How to Make a Really Short Presentation.

Quick Flash Public Speaking

How to Make a 10-Minute Presentation
By Sean Buvala

Uh oh! You finally have that chance to speak about a favorite subject but they are only giving you 10 minutes? Do not panic. You can do this.

1. Establish Your Goal

In a short presentation, you must be completely sure of your speaking goal. What do you want your audience to learn or do because of your speech? In ten minutes, you do not have time to present anything more than a single idea or concept. For example, “I will share three benefits of volunteering at XYZ Animal Shelter that will motivate people to attend our next volunteer orientation.”

2. Find a Good Story That Illustrates Your Goal

There are varieties of ways to gather stories. Ask around for others to share stories. Ask questions such as “Can you think of a time when a volunteer had a personal benefit of volunteering at the shelter?” Maybe someone might share a memory with you such as the story of a volunteer who used her emergency animal first-aid training on her own pet at home, saving the life of that pet.

In a ten-minute speech, I would let this story take up to four minutes. Start your story with a strong statement such as, “Dorothy thought she was volunteering at XYZ Shelter to help everyone else’s animals but she was surprised how her volunteer experience helped her to save the life of her own pet.”

3. Create Your “Call to Action”

At the end of your presentation, you will give your audience a “call to action” asking them to respond to your talk. For example, “In my opening story, I told you how one person experienced the surprise benefits of volunteering. I have also shared two other benefits of volunteering. Our volunteer orientation begins next Saturday. Would you please fill out the volunteer forms I have placed on your tables?”

4. Outline Your Presentation

Write the outline of your speech. At the top of the page, list your goal. Next, list the story you want to tell. List your remaining points in simple bullet points. Stay focused on your goal. Let the powerful image of your opening story carry the bulk of your message. Finally, at the bottom of the page, write out your closing “call to action.”

5. Practice Your Presentation

Use a video and/or audio recorder as you practice. Review these recordings as you practice. Be neither too unhappy nor too easy on yourself. Strive for honesty as you watch yourself speak. Rehearse enough so that you can present without notes. A ten-minute speech should not always require notes.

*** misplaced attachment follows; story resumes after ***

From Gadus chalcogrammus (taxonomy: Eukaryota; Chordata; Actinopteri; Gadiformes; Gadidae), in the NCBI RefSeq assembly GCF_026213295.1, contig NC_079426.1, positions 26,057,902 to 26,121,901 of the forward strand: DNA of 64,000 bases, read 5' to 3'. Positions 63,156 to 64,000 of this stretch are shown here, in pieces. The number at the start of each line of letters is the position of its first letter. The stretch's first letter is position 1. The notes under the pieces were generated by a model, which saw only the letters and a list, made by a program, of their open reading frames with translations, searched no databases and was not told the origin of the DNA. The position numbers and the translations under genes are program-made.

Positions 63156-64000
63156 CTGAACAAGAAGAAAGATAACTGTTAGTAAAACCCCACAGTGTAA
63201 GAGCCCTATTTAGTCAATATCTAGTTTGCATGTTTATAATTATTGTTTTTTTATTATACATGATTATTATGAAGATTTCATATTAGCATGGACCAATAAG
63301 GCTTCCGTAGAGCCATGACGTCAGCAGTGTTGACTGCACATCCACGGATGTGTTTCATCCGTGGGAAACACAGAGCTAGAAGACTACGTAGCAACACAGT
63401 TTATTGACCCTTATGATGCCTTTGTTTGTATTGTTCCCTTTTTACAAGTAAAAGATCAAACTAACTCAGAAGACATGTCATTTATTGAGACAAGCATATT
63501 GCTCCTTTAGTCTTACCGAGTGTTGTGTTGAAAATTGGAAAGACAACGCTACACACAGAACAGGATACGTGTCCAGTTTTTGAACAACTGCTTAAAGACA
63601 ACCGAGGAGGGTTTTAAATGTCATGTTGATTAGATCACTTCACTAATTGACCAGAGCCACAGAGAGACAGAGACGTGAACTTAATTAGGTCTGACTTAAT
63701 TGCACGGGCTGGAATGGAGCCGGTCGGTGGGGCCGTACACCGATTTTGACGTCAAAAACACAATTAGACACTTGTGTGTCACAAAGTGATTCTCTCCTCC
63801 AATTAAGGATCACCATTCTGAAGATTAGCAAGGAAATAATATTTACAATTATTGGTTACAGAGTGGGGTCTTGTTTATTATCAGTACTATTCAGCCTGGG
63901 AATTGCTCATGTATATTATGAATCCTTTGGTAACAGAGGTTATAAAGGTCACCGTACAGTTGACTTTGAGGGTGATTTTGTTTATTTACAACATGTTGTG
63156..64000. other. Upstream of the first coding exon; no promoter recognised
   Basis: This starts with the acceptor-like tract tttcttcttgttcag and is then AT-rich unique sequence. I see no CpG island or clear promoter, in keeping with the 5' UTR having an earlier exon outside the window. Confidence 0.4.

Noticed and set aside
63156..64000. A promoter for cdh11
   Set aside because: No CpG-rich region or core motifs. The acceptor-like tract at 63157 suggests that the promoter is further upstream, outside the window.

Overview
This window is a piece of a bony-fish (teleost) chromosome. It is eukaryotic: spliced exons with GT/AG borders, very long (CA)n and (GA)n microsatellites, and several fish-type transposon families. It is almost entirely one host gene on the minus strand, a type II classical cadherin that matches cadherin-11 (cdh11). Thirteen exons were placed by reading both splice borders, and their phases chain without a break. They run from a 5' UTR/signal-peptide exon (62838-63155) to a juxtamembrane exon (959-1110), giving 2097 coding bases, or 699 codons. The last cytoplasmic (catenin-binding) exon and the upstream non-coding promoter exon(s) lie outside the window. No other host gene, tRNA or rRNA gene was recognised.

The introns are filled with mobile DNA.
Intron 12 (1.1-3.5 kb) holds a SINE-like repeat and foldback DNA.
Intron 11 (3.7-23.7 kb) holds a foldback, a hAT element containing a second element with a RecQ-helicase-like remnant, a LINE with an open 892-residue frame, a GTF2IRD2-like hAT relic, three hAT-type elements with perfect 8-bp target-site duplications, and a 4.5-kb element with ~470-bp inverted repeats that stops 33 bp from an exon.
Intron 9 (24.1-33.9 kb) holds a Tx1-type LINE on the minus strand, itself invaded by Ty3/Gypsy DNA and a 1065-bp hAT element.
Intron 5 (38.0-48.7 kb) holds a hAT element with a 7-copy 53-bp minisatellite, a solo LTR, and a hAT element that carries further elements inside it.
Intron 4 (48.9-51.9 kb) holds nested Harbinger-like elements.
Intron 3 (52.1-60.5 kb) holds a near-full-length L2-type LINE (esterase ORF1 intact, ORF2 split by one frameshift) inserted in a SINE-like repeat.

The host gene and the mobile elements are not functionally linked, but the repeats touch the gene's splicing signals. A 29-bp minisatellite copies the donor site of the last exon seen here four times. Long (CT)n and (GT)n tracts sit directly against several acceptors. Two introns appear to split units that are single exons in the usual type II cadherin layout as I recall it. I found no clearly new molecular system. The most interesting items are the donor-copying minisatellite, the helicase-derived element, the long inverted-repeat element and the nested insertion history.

6. Get Feedback

Share your presentation with a trusted friend or peer. Ask them for honest feedback including what they like and what they would change. Incorporate their comments into your style. Repeat the process.

7. Start Your Presentation with Confidence

Arrive at your venue with enough advance time to place any handouts on the participants’ tables and test the microphone before beginning.

When it is time to speak, skip the warm-fuzzy words such as “happy to be here.” Start with the strong opening statement from your story. Move confidently through your mental outline that you have practiced. Keep breathing and keep good eye contact with your audience.

If an audience member wants to ask a question, take a quick moment to say, “I want to respect your time and only take the few minutes I was given today. I will be happy to answer questions afterwards.”

8. Move Away from the Front of the Room

When you have finished, move away from the speaking location. Go stand by your table with more information about your subject. It would be good if you will have handouts or flyers for your topic. Give people a chance to thank you and talk to you more about your theme.

Sean Buvala is a professional speaker, trainer and storyteller. Presenting since 1986, he has helped thousands of people learn to enjoy public speaking. Visit his website at You can learn more about his storytelling techniques training from his workbook on sale at He lives in Arizona where his wife says he is a great cook.

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2 comments on “How to Make a Really Short Presentation.
  1. Perfect timing I’m doing my annual coaching of public speaking with high school students in a ” Big Picture” school. I plan to encourage them to look on line for tips and help to integrate their web research with their presentation. I will send them to look at this article ( I also will repost it to my blog ) then they can find another on their own.

    • SeanTells says:

      Thanks for the feedback. Yes, you can repost it but be sure you link back to this page where you found it. Thanks!!

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